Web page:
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Barbecue likely cause of explosion and fire in Owen Sound


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A barbecue and its propane tank are believed to be the source of a fire and reported explosion that destroyed both units of a semi-detached home near Owen Sound District Secondary School Sunday afternoon.

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The Owen Sound Fire Department responded to reports of an explosion and fire at 923 8th Ave. W in Owen Sound at 5:37 p.m. Sunday and knocked down the bulk of the blaze in under 10 minutes, Owen Sound Fire Chief Phil Eagleson said Monday.

No injuries were reported. Both units of the semi-detached home were occupied by one person each. Both individuals have been provided assistance by victim services.

Eagleson said while the fire is still under investigation the working theory is the barbecue malfunctioned, causing flames to quickly spread to the roof of the structure where the wind helped it move through the attic of the building.

While semi-detached homes often feature a firewall to prevent fires from spreading side-to-side to a neighbouring unit, Eagleson said because this fire originated from the outside and spread through the roof structure both units were affected and the entire building will likely require a complete rebuild.

A property restoration company was at the building Monday examining the damage. Eagleson pegged the damage estimate at $600,000.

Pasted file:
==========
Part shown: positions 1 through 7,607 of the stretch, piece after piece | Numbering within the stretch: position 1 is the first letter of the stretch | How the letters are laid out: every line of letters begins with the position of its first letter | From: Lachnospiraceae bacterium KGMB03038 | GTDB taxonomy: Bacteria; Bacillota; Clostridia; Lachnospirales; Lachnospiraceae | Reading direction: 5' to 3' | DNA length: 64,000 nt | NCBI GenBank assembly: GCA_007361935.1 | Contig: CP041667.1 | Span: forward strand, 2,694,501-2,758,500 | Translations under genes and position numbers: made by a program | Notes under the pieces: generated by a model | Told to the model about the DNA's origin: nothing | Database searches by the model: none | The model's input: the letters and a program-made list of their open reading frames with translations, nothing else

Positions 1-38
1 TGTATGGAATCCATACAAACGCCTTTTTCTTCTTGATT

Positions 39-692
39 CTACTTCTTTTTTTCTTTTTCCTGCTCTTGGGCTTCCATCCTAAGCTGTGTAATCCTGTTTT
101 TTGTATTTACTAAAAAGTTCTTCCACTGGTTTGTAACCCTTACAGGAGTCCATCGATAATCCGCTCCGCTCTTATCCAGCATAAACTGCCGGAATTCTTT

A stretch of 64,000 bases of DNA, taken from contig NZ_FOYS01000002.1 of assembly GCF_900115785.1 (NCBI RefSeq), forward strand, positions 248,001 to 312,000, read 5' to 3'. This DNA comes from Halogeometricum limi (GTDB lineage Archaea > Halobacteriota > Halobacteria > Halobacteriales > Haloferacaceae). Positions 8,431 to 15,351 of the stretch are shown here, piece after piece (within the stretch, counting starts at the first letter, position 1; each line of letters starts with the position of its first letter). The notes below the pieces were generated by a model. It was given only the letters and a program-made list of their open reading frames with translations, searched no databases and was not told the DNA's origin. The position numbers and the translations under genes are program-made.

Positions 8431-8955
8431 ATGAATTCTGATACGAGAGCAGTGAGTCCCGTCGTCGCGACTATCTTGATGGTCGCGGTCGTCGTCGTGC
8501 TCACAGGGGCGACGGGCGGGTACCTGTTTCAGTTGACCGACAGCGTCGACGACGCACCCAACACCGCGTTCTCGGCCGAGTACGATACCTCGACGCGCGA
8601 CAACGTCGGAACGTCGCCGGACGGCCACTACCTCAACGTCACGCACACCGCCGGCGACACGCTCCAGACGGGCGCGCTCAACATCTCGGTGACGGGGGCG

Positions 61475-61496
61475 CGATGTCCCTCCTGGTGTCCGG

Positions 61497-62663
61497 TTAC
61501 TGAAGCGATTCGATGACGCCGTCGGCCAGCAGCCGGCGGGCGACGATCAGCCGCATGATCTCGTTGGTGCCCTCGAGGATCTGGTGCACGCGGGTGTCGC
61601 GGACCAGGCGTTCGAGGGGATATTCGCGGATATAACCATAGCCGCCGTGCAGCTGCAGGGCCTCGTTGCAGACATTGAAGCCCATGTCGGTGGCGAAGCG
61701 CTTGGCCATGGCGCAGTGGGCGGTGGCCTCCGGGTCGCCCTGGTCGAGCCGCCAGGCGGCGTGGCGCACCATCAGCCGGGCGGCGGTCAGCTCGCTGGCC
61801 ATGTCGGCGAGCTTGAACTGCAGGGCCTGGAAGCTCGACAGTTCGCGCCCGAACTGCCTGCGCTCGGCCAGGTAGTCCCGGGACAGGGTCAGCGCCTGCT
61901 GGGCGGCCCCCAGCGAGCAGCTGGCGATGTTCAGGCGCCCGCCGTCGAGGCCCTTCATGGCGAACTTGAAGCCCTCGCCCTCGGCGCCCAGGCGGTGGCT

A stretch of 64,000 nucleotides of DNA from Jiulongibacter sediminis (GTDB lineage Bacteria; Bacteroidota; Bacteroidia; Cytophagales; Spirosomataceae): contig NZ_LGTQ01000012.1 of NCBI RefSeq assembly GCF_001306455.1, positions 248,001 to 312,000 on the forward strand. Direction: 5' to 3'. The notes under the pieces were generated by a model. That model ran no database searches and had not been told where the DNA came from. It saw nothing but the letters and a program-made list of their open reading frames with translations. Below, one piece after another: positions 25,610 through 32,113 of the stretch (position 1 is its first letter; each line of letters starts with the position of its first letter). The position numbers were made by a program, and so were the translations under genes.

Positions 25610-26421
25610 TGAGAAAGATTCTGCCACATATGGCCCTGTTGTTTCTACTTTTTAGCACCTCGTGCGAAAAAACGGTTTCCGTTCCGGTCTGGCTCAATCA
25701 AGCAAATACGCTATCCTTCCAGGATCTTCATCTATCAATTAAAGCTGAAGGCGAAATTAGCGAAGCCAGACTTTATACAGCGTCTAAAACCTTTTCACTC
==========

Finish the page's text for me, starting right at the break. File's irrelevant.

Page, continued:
“Those semis have a common roof structure, that’s how they save some costs, and there’s no separation in the roof. Once it got up into the eaves it could go wherever it wanted,” Eagleson said. “It quickly grew once it got into the attic of the home.”

Eagleson said the fire department has no reason to believe the occupants were doing anything wrong while barbecuing. The common mistakes of grilling within an enclosed structure like a garage, or leaving a lit barbecue unattended, don’t seem to be at play in this case, he said.

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“It’s one of those things, you could have 100,000 of them and never have a problem,” Eagleson said.

The city fire chief said sometimes propane lines can crack or leak, aging tanks can fail and fires can quickly spread as a result.

“I can’t say that’s what happened in this case, but with a barbecue, you basically have a fire source and as soon as you have a leak in the fuel source line it becomes a much bigger fire, and if the propane tank is heated to a point, they have pressure-release valves that go off that are quite loud and can sound like an explosion that goes off,” he said.

Eagleson said he’s confident reports of an explosion were due to the propane tank involved in the fire.

The Owen Sound Fire Department knocked down the fire within 10 to 15 minutes of arrival, Eagleson said, but remained on scene putting out hot spots until nearly midnight.

The Inter-Township Fire Department responded to help with “overhaul”, which Eagleson described as the “hard work of firefighting”, digging through debris to put out flare-ups and burning embers.

“We can’t leave it because it would rekindle,” he said. “Often you’re hunting for a batch of coals no bigger than a pop can, but you have to shovel two feet of crap on top of it to get there to put it out.”

The ITFD also provided oxygen for the firefighters as the warm weather took a toll on the crews working through the damaged building, Eagleson said.



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